Editor's note: Adds comments from earnings conference call.
GlaxoSmithKline CEO Andrew Witty is sitting pretty. For the second straight quarter, his much-maligned growth strategy has come through for the drugmaker, which delivered beats on both earnings and revenue.
Sales for the quarter rose by 4% in constant currencies to hit £6.5 billion, topping analyst expectations by about £200 million, Bernstein analyst Tim Anderson wrote in a note to clients. And all three of the company’s units contributed to growth, with vaccines and consumer health making 11% and 7% jumps, respectively.
Glaxo went out on a limb back in 2013 to bulk up in those units, trading away its assets in oncology--a fast-growing, en vogue field--to Novartis in return for the Swiss drugmaker’s vaccines and an OTC partnership. The way Witty saw it, he could increase volume in the traditionally low-margin businesses while dodging the pricing pressure that’s increasingly hurting pharma units across the industry--though investors weren’t convinced.
Now, though, “the rebuilding of GSK is well underway,” Anderson wrote, with those units playing a big role in the turnaround. But the company’s pharma division--which represented another big question mark after its cancer drugs changed hands--also churned out its fair share of sales.
New products “were all ahead of expectations,” Anderson wrote--meaning it wasn’t just GSK’s HIV standouts buoying the unit, as they have in recent quarters. Those meds did continue their hot streak, with Triumeq putting up sales of £409 million and Tivicay chipping in with £225 million. But respiratory therapy Breo also surpassed predictions with £146 million--helping GSK’s respiratory portfolio offset declines from aging giant Advair for the first time ever.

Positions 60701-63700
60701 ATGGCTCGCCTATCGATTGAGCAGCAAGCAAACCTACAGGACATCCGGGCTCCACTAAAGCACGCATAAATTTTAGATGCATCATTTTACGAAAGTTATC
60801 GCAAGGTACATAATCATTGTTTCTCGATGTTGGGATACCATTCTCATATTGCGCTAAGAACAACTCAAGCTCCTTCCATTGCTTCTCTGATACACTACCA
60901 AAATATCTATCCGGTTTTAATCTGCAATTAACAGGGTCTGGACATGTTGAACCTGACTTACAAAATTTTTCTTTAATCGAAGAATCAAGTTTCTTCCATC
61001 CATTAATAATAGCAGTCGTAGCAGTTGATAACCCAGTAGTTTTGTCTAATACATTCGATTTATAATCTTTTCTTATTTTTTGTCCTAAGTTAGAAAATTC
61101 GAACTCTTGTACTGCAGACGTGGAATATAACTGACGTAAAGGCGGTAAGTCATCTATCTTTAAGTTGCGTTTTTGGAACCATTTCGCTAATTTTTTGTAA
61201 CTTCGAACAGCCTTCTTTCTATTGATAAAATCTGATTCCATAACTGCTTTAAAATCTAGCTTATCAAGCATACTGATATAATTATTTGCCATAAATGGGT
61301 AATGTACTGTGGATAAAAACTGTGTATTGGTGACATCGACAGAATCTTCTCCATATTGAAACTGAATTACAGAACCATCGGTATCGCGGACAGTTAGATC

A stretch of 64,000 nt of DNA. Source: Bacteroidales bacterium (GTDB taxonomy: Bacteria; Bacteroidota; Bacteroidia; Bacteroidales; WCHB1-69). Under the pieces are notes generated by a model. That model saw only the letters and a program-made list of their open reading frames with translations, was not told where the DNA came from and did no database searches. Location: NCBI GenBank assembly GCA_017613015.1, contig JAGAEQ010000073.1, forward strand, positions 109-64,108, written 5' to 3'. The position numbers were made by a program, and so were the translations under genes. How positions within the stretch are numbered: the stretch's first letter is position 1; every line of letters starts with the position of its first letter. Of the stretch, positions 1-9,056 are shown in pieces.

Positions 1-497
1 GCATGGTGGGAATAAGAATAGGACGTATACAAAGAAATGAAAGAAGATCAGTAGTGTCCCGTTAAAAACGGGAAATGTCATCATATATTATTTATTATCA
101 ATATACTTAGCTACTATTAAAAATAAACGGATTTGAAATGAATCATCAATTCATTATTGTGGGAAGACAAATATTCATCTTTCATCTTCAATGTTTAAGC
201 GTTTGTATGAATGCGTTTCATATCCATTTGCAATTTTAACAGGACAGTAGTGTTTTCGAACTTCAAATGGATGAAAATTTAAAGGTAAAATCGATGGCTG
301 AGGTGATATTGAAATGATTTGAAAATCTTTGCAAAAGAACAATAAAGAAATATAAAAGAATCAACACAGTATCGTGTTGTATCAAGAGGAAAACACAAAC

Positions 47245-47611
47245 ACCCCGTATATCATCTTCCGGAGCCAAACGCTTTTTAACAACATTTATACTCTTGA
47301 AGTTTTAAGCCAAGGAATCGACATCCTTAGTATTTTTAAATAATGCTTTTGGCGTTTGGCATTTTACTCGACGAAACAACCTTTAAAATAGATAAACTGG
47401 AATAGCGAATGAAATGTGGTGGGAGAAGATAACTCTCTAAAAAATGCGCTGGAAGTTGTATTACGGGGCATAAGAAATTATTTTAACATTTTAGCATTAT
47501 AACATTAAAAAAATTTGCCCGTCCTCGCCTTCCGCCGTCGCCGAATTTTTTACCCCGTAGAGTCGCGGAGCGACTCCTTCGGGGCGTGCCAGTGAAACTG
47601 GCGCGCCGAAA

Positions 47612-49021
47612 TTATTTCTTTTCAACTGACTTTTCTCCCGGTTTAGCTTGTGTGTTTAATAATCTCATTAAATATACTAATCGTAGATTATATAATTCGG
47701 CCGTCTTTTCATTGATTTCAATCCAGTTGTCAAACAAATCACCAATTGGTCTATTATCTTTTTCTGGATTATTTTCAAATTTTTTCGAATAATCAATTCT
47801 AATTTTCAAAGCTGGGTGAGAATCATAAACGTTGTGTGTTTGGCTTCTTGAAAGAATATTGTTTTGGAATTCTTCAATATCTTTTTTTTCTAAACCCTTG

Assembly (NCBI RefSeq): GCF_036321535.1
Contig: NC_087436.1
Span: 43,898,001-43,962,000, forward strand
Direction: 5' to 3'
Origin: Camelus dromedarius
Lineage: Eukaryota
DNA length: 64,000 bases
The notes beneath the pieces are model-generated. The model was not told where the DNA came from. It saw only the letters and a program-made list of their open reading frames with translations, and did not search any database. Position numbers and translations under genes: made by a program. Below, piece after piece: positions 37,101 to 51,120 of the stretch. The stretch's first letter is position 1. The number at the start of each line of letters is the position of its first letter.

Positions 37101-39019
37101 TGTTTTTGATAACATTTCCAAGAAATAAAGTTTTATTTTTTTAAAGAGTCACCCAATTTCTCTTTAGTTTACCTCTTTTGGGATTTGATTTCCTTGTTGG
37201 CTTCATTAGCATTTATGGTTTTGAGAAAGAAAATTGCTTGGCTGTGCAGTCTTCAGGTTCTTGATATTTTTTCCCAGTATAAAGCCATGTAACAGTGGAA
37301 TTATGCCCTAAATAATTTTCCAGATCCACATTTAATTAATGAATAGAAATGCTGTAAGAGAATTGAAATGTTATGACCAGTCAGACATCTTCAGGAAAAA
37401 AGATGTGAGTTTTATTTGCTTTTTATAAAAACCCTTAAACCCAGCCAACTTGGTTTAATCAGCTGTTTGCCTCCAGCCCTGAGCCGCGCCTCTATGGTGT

The revenue boost showed through on the bottom line, too, where EPS climbed 24.5 pence in constant currencies. And on that front, Glaxo tweaked its guidance for the year slightly upward, narrowing its previously guided range; it now expects core EPS percentage growth of between 11% and 12% instead of the 10% to 12% range it earlier forecast.
With Witty set to step down next March, it'll be up to the company's as-yet-unnamed incoming CEO to keep the expansion coming--and Witty doesn't intend to tell the newcomer what to do when he hands over the reins. "The last thing a new CEO wants is an instruction manual from a predecessor," he told investors on the earnings conference call.
But whatever path the company takes in Witty's absence, his successor--who won't face the "constant stream" of patent expirations that the drugmaker's seen over the past 7 to 8 years--will be well set up for the future.
"The new CEO has the platform to be able to build growth and focus on how to drive those elements of growth in the vaccine, consumer and pharmaceutical businesses without having to always be taking two steps back before they take one step forward," he said.
- read GSK's release (PDF)
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